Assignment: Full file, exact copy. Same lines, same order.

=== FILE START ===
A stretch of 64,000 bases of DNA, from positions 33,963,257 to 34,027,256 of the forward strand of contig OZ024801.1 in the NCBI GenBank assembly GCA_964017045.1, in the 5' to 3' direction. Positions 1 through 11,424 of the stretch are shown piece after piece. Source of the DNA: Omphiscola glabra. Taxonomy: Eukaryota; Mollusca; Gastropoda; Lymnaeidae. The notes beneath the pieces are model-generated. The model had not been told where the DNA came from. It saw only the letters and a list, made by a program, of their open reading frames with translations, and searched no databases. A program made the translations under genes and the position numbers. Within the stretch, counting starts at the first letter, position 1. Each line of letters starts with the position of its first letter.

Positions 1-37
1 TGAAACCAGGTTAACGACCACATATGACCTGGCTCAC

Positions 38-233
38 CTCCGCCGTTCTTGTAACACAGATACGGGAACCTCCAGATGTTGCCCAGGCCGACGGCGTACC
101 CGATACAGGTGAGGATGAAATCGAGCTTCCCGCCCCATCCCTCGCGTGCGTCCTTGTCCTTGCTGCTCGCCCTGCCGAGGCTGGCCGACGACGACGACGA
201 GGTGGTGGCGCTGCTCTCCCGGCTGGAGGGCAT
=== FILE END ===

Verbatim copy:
A stretch of 64,000 bases of DNA, from positions 33,963,257 to 34,027,256 of the forward strand of contig OZ024801.1 in the NCBI GenBank assembly GCA_964017045.1, in the 5' to 3' direction. Positions 1 through 11,424 of the stretch are shown piece after piece. Source of the DNA: Omphiscola glabra. Taxonomy: Eukaryota; Mollusca; Gastropoda; Lymnaeidae. The notes beneath the pieces are model-generated. The model had not been told where the DNA came from. It saw only the letters and a list, made by a program, of their open reading frames with translations, and searched no databases. A program made the translations under genes and the position numbers. Within the stretch, counting starts at the first letter, position 1. Each line of letters starts with the position of its first letter.

Positions 1-37
1 TGAAACCAGGTTAACGACCACATATGACCTGGCTCAC

Positions 38-233
38 CTCCGCCGTTCTTGTAACACAGATACGGGAACCTCCAGATGTTGCCCAGGCCGACGGCGTACC
101 CGATACAGGTGAGGATGAAATCGAGCTTCCCGCCCCATCCCTCGCGTGCGTCCTTGTCCTTGCTGCTCGCCCTGCCGAGGCTGGCCGACGACGACGACGA
201 GGTGGTGGCGCTGCTCTCCCGGCTGGAGGGCAT